Basics: Certificates of Deposit (CDs)

November 3, 2007

The Certificate of Deposit (CD) is the most basic and mundane investment vehicle offered by banking institutions. If you agree to hand over your money to the bank for a specific period of time they will reward you with a higher interest rate than your savings account. In a regular savings account the bank has no guarantee that you won’t just withdraw all the money the next day. As an example, Citibank (C) currently offers 0.7% APY for day-to-day savings account and 5% APY for a 6-month CD.

Term Structure

Term APY
3 month 3.75%
6 month 5.00%
9 month 4.5%
1 year 4.20%
2 year 4.00%
3 year 4.00%
4 year 4.00%
5year 4.25%

The amount of interest on your deposit depends on how long you hand over your money to the bank. The general trend is that the interest is higher the longer you keep your money in the bank. This is because the bank can do more with your money during a longer period of time; like investing it or loaning it out to people. In this example, the rate goes down after 6 months because the bank expects the Federal Reserve to lower interest rates in the future. If the bank can get cheaper money in the future, then it is unlikely to give you a better interest rate for longer-term CDs.


People often ladder CDs to lower the commitment of their funds. Laddering eases the commitment by having multiple CDs mature at different times. Each time a CD matures it is like a rung on the ladder. If I had $10k in a one year CD, my money would be locked up for a year. If I put $2.5k in a one year CD in January, April, July, and October I would have $10k in CDs for a 1 year term, but every 3 months I can take $2.5k out and spend it as I wish or reinvest it. This keeps your money from being locked up.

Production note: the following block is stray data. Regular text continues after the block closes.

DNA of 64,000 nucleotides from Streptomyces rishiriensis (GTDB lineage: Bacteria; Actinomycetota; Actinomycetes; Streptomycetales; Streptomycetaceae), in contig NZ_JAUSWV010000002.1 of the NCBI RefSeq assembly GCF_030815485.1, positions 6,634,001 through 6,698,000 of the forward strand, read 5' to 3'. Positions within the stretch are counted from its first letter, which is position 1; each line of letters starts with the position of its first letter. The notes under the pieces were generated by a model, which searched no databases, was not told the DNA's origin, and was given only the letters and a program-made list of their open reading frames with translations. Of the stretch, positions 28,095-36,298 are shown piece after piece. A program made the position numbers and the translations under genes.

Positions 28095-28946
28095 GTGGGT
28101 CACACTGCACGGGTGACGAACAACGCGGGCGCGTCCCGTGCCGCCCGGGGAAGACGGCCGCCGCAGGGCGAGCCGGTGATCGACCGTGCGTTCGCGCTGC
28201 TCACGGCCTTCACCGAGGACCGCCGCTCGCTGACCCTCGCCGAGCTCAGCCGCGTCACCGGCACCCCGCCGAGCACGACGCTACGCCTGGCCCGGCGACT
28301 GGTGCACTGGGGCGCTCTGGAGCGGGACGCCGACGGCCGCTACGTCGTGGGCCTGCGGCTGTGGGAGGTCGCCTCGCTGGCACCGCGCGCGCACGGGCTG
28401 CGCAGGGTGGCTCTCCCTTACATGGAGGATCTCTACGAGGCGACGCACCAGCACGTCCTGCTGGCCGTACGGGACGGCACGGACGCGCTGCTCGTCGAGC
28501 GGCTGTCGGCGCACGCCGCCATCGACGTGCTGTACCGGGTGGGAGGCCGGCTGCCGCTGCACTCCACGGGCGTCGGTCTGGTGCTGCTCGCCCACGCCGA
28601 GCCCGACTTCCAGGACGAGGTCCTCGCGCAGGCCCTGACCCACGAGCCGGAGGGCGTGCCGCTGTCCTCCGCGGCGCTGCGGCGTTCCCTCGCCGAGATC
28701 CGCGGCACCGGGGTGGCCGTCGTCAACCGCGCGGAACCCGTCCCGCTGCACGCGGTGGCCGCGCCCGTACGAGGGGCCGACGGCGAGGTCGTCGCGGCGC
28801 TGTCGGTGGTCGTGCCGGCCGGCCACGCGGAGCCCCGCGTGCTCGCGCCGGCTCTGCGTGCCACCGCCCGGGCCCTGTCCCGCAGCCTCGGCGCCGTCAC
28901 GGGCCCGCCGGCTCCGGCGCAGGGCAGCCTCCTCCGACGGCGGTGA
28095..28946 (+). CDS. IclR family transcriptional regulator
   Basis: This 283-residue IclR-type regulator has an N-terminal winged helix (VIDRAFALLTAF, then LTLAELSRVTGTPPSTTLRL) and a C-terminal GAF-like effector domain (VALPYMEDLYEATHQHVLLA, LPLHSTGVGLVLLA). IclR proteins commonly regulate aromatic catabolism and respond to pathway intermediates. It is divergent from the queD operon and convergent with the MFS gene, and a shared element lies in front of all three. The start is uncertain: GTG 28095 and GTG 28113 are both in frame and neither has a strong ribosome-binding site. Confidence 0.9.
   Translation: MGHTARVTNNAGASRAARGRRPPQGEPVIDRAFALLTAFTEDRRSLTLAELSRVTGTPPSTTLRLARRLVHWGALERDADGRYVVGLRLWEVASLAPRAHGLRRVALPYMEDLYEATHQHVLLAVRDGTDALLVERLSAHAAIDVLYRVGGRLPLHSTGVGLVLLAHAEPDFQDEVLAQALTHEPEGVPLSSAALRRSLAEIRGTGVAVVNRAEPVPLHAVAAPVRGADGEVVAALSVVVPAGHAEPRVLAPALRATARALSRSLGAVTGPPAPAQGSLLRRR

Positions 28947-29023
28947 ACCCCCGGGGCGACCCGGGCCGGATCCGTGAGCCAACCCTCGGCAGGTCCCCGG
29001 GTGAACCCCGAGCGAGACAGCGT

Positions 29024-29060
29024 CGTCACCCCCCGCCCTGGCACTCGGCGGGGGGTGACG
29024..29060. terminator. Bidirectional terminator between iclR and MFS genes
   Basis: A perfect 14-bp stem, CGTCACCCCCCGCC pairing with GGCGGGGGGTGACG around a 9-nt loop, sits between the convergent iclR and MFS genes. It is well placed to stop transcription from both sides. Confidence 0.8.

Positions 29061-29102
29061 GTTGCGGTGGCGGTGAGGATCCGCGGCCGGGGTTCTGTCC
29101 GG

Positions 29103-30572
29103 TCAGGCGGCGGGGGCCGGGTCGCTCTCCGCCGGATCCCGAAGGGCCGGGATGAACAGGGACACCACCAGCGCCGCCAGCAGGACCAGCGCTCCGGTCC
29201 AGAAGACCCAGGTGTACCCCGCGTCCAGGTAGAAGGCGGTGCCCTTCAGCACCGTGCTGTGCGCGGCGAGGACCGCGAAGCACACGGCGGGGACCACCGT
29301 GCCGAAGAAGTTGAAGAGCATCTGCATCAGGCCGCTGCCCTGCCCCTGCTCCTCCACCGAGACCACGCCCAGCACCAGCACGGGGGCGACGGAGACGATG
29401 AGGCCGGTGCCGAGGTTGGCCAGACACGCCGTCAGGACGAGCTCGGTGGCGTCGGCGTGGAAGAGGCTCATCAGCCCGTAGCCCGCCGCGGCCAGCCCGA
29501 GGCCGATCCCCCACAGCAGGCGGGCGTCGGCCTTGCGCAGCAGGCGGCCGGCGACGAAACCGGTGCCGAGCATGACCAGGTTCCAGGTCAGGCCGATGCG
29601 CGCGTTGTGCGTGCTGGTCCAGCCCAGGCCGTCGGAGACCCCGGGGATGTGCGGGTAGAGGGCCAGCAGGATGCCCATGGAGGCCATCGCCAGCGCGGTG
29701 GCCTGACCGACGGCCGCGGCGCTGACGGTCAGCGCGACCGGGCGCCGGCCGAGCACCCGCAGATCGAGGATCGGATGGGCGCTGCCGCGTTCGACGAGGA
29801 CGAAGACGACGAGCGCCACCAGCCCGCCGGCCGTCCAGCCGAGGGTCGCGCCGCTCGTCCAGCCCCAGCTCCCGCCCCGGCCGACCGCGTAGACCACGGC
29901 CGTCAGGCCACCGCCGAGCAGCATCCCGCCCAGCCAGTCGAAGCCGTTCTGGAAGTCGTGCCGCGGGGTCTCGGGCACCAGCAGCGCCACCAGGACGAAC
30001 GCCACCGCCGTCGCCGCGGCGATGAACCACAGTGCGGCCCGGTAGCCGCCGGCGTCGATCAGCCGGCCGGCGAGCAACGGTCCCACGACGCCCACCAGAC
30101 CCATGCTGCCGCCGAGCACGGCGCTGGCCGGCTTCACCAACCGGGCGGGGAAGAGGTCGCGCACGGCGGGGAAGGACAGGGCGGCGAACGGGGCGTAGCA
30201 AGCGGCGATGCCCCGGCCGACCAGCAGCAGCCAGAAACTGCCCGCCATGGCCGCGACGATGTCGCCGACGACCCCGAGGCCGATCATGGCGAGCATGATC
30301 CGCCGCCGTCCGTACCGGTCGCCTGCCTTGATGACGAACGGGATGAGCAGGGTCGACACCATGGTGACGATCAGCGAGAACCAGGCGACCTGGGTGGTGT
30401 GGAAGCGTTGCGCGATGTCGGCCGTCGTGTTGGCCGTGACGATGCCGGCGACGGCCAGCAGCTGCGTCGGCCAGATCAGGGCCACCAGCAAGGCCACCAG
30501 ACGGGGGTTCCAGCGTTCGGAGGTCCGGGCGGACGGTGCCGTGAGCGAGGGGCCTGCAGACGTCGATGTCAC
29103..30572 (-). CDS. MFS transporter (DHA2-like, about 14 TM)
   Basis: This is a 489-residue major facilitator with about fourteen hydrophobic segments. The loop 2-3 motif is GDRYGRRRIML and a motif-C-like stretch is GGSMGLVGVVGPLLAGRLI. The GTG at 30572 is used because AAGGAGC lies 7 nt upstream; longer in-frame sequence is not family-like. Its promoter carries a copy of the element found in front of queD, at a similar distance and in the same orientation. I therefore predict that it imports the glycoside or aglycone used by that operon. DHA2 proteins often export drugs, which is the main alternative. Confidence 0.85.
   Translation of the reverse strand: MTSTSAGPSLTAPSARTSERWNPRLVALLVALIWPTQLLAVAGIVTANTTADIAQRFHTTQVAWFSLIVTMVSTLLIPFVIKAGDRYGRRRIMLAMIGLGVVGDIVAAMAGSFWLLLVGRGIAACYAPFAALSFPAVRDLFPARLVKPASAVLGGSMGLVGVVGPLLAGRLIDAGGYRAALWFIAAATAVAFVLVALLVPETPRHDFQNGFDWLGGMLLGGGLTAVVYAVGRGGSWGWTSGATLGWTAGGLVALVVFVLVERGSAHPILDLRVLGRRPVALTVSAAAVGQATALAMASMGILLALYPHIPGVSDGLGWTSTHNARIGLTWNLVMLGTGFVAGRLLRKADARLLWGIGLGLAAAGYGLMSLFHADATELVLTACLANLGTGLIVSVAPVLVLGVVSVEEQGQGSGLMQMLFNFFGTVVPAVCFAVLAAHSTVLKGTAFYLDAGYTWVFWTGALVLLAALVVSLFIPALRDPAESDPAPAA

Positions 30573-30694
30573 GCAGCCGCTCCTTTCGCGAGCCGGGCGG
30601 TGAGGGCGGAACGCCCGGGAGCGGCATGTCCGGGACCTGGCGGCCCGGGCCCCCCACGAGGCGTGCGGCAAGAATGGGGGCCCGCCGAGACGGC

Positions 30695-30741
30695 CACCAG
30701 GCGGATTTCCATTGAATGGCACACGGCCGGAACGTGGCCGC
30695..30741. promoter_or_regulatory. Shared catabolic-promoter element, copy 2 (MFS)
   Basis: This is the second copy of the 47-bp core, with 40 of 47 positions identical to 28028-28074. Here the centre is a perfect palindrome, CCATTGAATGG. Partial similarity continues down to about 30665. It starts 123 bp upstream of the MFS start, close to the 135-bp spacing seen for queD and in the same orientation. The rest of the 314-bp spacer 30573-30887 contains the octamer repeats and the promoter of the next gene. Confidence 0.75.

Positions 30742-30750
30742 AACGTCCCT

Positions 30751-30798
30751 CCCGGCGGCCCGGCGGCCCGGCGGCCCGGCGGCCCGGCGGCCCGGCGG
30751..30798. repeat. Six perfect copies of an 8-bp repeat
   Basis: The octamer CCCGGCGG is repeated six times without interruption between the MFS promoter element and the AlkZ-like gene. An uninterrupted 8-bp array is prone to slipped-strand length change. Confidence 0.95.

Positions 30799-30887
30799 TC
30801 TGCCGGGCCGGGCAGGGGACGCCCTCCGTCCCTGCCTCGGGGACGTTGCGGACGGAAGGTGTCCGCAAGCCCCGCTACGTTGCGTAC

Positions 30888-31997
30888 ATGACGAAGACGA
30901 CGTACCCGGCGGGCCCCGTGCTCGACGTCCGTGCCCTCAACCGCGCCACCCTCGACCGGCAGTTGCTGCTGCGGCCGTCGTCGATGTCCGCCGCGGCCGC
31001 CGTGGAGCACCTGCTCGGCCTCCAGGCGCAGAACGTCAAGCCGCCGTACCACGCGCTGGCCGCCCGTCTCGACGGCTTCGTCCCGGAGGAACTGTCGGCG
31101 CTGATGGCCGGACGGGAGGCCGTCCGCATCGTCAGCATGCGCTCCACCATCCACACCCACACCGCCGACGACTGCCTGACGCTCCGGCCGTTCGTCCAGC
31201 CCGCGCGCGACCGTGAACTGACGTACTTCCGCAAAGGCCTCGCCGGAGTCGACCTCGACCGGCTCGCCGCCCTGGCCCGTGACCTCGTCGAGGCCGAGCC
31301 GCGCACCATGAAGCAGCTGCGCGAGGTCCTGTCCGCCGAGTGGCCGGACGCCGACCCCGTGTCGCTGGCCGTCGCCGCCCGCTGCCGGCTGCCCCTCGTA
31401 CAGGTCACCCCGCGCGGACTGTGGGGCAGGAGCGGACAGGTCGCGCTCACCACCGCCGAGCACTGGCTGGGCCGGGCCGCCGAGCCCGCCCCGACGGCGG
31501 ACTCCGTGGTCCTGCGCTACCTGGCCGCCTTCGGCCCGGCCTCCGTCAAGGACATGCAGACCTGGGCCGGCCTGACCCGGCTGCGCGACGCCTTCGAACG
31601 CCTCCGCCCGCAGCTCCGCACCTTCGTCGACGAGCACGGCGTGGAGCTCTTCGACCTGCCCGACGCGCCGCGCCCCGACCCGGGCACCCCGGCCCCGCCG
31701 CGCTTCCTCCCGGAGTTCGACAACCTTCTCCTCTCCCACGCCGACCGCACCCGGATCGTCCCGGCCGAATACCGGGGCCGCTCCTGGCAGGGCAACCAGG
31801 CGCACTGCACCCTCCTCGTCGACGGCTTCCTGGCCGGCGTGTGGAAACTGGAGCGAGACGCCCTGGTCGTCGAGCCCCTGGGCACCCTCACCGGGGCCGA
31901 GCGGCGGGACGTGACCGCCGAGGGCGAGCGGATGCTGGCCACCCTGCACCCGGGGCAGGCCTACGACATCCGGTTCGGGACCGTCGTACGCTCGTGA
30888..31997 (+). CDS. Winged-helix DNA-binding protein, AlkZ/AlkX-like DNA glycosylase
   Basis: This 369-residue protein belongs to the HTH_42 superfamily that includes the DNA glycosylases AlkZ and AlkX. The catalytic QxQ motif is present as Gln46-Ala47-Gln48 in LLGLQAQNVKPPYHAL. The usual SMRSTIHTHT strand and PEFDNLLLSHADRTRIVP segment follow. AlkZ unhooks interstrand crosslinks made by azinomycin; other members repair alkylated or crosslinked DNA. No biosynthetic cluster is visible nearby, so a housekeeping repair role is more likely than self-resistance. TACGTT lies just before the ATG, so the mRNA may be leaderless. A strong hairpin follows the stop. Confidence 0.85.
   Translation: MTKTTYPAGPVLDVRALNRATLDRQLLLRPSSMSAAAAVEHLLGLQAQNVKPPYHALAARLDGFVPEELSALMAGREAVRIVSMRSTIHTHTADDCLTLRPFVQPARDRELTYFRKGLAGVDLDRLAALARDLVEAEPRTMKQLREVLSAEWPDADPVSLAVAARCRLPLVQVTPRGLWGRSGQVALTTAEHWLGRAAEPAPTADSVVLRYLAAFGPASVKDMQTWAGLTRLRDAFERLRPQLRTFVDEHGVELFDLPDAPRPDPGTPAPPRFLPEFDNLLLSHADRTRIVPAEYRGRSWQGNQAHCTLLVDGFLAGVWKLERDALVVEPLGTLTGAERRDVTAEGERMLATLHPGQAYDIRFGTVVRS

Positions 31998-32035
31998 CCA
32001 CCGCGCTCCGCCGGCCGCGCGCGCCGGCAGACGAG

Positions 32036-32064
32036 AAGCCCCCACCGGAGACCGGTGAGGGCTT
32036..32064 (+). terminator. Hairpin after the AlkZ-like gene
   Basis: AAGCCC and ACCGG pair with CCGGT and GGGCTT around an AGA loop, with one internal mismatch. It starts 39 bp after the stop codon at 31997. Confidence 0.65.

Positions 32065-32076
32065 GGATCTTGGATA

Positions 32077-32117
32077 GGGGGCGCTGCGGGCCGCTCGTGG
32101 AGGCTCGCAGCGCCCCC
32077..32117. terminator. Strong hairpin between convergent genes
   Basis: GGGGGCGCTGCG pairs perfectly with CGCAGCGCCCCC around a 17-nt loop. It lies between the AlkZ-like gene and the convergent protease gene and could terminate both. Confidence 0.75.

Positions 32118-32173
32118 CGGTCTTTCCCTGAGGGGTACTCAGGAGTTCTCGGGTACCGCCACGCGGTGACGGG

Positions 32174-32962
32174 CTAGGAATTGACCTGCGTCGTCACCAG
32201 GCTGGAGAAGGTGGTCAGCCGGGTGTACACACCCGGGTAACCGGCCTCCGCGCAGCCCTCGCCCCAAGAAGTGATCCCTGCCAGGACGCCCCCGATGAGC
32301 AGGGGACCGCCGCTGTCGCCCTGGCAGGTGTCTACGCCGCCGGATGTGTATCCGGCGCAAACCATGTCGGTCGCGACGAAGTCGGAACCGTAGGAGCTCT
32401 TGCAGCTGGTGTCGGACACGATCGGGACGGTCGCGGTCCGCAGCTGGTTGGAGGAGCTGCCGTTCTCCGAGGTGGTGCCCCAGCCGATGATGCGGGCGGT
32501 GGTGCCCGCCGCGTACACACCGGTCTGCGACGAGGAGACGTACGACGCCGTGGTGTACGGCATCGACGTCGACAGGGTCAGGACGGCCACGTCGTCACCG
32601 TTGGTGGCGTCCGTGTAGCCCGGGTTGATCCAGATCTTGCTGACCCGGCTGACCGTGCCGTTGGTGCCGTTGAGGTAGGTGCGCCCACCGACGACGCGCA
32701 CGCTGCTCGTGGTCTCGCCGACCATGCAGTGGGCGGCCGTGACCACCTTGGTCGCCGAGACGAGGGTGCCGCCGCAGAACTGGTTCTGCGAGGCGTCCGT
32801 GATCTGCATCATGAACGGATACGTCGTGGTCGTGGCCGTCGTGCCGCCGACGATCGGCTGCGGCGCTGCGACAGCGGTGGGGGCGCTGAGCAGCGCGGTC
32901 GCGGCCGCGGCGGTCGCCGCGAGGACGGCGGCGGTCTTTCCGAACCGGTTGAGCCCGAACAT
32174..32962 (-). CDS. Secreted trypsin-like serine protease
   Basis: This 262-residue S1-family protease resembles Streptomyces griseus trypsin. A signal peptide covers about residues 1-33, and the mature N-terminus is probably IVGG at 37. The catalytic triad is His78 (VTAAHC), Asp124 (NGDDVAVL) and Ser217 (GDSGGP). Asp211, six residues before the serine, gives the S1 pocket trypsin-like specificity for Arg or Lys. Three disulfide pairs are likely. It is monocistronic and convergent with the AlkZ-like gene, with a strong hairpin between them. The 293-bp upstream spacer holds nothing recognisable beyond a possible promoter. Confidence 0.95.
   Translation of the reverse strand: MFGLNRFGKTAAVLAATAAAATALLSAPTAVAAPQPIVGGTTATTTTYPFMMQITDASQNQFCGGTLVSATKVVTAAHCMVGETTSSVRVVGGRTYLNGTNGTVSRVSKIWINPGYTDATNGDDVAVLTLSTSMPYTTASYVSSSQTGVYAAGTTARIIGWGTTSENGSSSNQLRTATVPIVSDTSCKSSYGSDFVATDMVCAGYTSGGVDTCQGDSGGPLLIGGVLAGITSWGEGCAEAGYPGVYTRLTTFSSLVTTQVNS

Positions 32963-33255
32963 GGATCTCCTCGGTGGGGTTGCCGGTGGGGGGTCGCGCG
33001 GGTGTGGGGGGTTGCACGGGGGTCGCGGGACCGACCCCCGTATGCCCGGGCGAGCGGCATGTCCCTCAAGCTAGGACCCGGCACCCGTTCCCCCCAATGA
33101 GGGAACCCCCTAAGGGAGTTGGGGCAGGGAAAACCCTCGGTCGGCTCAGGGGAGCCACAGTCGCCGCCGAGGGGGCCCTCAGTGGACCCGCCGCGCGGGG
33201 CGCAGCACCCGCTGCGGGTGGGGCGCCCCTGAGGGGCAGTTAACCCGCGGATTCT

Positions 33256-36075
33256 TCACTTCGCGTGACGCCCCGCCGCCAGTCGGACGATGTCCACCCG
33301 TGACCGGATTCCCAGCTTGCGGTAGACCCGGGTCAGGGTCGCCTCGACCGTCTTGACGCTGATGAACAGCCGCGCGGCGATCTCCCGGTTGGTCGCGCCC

• Higher returns than savings accounts
  • Guaranteed return for a period of time
  • FDIC insured up to $100,000
  • Easy to transfer money from existing savings/checking at the same bank


  • Returns typically lower than stocks and bonds
  • Penalties for early withdrawal of funds from a CD.
  • Some banks require high minimum balance


Online banks offer savings account with interest rates close to CDs, such as 4.5% on HSBCDirect (HBC). While investing in a S&P500 index fund will most likely yield 10% over the long run, CDs still have their place if you plan to use that money in a year but don’t want as much risk. If you’re planning to buy a car in a year, then a CD is a good place to put your money.